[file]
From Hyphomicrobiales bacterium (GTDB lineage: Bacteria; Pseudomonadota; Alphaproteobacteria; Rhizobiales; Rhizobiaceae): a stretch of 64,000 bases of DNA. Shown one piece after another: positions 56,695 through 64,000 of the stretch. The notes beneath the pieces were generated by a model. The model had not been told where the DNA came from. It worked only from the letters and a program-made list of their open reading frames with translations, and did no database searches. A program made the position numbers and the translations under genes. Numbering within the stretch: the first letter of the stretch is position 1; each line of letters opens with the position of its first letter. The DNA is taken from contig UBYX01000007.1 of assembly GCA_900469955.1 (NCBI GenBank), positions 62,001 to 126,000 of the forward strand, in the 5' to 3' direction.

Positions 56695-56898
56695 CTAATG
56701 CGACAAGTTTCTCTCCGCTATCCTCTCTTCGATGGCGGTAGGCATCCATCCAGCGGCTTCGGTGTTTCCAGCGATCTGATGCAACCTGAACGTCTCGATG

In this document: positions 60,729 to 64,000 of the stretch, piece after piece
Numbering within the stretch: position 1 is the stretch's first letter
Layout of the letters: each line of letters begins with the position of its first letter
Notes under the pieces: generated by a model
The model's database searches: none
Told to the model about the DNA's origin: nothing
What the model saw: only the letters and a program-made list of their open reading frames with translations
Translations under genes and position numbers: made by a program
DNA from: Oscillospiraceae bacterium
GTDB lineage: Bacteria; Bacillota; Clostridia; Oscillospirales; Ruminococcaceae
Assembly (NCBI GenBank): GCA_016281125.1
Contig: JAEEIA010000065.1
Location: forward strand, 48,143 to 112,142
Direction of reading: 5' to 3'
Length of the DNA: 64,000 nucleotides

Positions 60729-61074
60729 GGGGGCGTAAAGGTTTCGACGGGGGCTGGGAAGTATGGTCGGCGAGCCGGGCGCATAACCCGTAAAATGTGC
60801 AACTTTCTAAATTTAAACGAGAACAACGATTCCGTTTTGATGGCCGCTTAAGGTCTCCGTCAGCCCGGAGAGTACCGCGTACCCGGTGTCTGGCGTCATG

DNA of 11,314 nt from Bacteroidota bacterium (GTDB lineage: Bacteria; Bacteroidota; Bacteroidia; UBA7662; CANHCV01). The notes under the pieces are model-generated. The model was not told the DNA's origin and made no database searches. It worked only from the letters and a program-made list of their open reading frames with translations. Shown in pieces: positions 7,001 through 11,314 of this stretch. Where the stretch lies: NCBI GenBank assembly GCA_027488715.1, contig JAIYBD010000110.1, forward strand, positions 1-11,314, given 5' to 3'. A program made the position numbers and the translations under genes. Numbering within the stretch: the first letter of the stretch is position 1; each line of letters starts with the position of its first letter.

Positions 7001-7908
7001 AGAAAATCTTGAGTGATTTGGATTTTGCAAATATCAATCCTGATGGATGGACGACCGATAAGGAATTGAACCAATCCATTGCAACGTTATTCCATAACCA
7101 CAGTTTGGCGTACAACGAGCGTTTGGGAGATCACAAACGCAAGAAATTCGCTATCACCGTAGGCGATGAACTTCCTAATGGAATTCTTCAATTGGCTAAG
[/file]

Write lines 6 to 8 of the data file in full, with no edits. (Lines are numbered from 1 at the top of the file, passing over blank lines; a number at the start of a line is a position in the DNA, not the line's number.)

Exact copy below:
Numbering within the stretch: position 1 is the stretch's first letter
Layout of the letters: each line of letters begins with the position of its first letter
Notes under the pieces: generated by a model